Kenya’s President William Ruto says that his government was ready to privatize 35 state companies he described as “trapped in government bureaucracy” in a bid to boost productivity.
In October, Kenyan government signed a revised privatization bill into law that makes it easier to sell state enterprises to private companies. The revised law aims to push up the private sector’s participation in the economy.
“We have identified the first 35 companies that we are going to offer to the private sector,” Ruto told a gathering of African stock market officials in Nairobi.
He added that the government was also exploring options regarding some 100 state-owned firms, saying that many “would-be lucrative companies… are trapped in government bureaucracy, when the services they are offering can be better offered by the private sector.”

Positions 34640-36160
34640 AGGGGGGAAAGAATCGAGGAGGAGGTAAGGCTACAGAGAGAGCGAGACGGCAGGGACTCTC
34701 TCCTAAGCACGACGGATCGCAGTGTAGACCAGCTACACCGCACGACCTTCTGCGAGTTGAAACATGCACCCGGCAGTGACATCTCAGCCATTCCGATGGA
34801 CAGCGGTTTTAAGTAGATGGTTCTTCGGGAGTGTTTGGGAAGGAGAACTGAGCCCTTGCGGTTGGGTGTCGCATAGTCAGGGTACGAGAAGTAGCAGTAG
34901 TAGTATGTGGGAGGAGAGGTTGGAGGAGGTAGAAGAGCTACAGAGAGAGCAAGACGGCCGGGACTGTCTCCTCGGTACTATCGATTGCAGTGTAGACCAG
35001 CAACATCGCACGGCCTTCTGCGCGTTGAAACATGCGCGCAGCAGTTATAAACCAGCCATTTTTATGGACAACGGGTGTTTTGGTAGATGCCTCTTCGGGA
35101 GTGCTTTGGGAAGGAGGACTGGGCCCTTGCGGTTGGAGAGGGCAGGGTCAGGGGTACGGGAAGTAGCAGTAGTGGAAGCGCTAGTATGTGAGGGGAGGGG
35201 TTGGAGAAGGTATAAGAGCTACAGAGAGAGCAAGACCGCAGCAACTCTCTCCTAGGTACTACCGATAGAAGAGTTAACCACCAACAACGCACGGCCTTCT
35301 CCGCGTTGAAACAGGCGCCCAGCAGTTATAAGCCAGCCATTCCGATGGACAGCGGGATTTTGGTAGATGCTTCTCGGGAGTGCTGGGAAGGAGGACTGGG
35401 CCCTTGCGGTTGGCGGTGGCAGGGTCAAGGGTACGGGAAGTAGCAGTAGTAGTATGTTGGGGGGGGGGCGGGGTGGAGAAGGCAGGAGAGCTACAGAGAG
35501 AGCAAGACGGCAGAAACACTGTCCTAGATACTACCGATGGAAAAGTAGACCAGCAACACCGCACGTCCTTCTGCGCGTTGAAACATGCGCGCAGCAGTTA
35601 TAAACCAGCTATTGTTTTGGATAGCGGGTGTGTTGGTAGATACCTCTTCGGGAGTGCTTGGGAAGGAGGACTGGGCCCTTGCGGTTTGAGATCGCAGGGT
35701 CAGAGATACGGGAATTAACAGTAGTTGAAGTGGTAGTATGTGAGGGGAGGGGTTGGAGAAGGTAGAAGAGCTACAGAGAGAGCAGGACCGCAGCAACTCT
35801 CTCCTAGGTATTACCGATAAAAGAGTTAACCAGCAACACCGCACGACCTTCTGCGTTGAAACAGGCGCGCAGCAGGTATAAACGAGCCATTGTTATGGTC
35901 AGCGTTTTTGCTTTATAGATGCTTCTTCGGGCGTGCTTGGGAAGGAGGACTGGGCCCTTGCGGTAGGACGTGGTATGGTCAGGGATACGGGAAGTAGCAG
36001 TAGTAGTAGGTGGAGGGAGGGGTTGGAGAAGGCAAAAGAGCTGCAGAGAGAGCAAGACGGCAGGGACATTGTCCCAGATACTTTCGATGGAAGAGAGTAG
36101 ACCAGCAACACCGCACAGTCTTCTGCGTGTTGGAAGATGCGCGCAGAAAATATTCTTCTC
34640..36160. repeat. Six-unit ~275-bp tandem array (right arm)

Kenya is facing a host of economic challenges, including depleted government coffers, skyrocketing inflation, and a plunging currency that has sent its debt repayment costs soaring.
The International Monetary Fund, earlier this month, agreed to a 938-million U.S. dollar loan for Kenya, which also has a 2-billion eurobond repayment due next year.
The IMF also urged Kenyan government to reform public sector firms, particularly the national electricity supplier, Kenya Power, and the national air carrier, Kenya Airways, which suffered record losses in 2022.
The World Bank said on Monday that it expects to provide the country of 53 million people with 12 billion U.S. dollars in support over the next three years.
Kenya had accumulated more than 10.1 trillion shillings (66 billion U.S dollars) in debt by the end of June, according to government figures, equivalent to around two-thirds of gross domestic product.